We love you but please don't stop by unannounced.
I'm a shy extrovert. These two aspects of myself are in constant battle. My shy, introverted self pulls me back to my shell of WiFi and Netflix, while my extrovert self pushes me to connect with real-life people and find work that requires me to talk in front of people for hours. It's tricky.
I enjoy my extroverted tendencies, but find my shyness leading the way most of the time. And it usually leads into a quiet room with snacks, my laptop, and a bed. Shyness can be a true struggle, and here's why.
1. Face-to-face networking is a rare form of torture.
To grow in a professional (and personal) sense, I need to connect with fellow writers, professionals, hypnotherapists, and general human beings. This means going into a room of strangers, awkwardly going up to people and saying something at least slightly interesting without stuttering.
2. Staying home can become an addiction.
It's so deliciously safe and comfortable to stay in the haven of my home. I don't have to "put myself out there" or be conscious of looking, sounding, or acting presentable.
3. Social anxiety hits when you least expect it.
I often find my extroverted self taking over in social situations, saying witty "isms," making people laugh, casually flitting from person to person, and then BAM! The social anxiety living in my shyness takes over, and I have to find a corner to quietly sit with my phone and wine.
4. Your body often gives you away.
When I'm speaking in public or am asked a question I don't have a good answer for, I immediately turn into a sweaty, stuttering tomato. I become so overwhelmed by the sudden physical effects of my nerves that I'm not even aware of the words coming out of my mouth.
5. Verbal diarrhea is a thing that actually happens.
When I get nervous, I start babbling and inevitably say something embarrassing. I wish I had someone to follow me around and cover my mouth when I start moving into dangerous territory. That's why I love writing — I can take hours to craft and edit what I want to say.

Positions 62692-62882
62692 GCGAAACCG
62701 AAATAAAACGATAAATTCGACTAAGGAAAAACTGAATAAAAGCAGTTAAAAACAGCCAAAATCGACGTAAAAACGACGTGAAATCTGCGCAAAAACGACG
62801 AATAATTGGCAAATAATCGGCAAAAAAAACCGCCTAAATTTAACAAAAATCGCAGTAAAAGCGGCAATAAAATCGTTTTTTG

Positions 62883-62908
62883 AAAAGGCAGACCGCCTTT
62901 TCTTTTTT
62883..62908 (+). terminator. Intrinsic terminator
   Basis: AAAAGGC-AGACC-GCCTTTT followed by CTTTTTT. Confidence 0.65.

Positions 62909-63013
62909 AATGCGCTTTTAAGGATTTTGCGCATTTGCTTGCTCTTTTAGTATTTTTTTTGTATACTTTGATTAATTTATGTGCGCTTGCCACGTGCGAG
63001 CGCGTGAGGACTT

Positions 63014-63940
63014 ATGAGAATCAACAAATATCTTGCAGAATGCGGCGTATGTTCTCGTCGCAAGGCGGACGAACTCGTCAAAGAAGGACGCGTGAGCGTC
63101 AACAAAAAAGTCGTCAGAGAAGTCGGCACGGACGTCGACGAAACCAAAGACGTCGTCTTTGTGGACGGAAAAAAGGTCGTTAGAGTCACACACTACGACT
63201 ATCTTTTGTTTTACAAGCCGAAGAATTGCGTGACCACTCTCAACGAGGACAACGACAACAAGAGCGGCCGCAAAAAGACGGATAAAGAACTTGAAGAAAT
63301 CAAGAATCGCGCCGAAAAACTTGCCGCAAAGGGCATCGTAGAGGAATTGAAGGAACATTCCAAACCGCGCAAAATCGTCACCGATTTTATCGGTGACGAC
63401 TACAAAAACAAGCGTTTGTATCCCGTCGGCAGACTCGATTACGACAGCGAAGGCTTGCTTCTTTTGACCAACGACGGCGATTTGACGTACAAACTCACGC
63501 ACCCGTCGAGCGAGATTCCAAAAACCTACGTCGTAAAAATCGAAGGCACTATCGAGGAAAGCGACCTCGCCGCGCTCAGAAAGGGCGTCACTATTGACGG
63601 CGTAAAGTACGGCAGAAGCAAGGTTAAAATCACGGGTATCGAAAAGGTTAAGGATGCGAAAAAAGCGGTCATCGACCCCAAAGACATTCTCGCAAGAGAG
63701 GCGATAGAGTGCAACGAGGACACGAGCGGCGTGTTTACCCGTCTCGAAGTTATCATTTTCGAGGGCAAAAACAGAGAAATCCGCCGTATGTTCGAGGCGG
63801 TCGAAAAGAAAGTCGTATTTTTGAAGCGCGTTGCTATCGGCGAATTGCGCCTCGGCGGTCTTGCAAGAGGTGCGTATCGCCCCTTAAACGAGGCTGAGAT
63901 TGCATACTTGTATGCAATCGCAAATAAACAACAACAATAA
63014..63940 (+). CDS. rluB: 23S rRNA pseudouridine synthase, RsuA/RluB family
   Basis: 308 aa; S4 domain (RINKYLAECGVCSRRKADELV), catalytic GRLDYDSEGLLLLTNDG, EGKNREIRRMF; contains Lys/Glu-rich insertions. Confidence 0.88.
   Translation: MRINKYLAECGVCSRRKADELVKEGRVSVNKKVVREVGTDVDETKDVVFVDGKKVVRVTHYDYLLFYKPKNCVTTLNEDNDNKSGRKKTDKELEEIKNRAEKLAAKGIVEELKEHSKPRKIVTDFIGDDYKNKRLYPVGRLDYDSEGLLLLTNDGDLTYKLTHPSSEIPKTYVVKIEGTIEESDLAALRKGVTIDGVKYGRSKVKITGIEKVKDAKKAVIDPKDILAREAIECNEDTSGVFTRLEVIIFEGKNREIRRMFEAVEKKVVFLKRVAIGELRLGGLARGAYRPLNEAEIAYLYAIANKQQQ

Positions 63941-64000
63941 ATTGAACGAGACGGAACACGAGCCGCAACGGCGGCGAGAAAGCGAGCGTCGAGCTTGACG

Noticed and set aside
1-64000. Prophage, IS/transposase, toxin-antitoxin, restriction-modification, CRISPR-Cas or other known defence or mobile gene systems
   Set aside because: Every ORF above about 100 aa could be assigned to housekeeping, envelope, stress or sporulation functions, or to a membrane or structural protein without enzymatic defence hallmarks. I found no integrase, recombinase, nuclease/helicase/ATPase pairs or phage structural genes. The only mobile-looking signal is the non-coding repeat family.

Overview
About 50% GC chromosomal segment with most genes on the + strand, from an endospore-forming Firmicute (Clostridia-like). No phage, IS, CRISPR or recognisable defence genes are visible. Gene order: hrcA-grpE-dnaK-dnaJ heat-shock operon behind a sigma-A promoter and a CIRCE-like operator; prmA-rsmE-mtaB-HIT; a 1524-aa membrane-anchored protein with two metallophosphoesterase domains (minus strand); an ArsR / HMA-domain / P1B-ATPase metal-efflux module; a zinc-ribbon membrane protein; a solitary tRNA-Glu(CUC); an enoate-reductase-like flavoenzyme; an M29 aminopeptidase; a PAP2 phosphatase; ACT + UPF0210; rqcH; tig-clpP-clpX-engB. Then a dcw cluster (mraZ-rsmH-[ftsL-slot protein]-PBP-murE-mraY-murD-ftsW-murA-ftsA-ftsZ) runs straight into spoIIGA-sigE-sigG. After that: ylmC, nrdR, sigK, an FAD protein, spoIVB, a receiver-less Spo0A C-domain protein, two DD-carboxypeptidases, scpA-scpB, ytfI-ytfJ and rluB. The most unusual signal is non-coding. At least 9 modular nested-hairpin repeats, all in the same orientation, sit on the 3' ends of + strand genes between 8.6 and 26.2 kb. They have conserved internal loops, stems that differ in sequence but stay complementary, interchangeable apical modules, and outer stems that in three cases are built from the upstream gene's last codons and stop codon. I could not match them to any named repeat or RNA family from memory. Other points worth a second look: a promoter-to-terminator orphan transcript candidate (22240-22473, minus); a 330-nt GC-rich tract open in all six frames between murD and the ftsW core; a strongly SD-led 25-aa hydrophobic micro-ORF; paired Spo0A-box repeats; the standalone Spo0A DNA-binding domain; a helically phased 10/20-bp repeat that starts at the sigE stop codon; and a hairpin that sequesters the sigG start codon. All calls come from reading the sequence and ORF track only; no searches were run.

6. Phone calls are the absolute WORST.
Having a job that requires cold calls is out for shy people. I was a realtor for two seconds. The need to talk on the phone to people that didn't want to talk to me was excruciating. For shy people, email and texting are sweet blessings from the digital gods.
7. Some people may think you're a jerk.
I was so shy in high school that many people thought I was a snob. I know this because they told me. When I lost a few layers of shyness after high school, my social circle grew in circumference. The new circle inhabitants told me I gave off the "I'm better than you" vibe in high school.
8. Elevators are hell.
Being stuck in a little, quiet box standing next to strangers...enough said.
9. Falling down a flight of stairs sounds better than starting a new school.
I almost did this. The day before I was supposed to start at a new high school I considered tripping on the stairs (and hopefully spraining my ankle) so I could delay the inevitable a few more days. I was so nervous walking into the school the first day that I got the nervous-spins (similar in nature to drunken-spins) and had to go to the nurse.
10. You lose arguments you should have won.
I'm so terrified of confrontation that I shut down when someone comes at me with any form of negativity. Even if I'm "in the right," I forget all my killer rebuttals until the other person has walked away. I'm better at email arguments.
11. Unexpected guests are just awful.
The days when neighbors would randomly "stop by for a chat" sound horrible to me. I need to know at least 24 hours in advance if someone will be coming to my house so I can pump myself up to be entertaining, magnanimous, witty, and all those other sociable traits.
I used to loathe my shyness, but I've learned to honor it.
I try to find some form of balance between my shy and extroverted faces by giving myself plenty of "laying low" time, mixed with forced social interactions, which usually end up being fairly satisfying. Oh, and sitting next to a talkative stranger on an airplane is why headphones and those tiny bottles of alcohol were invented.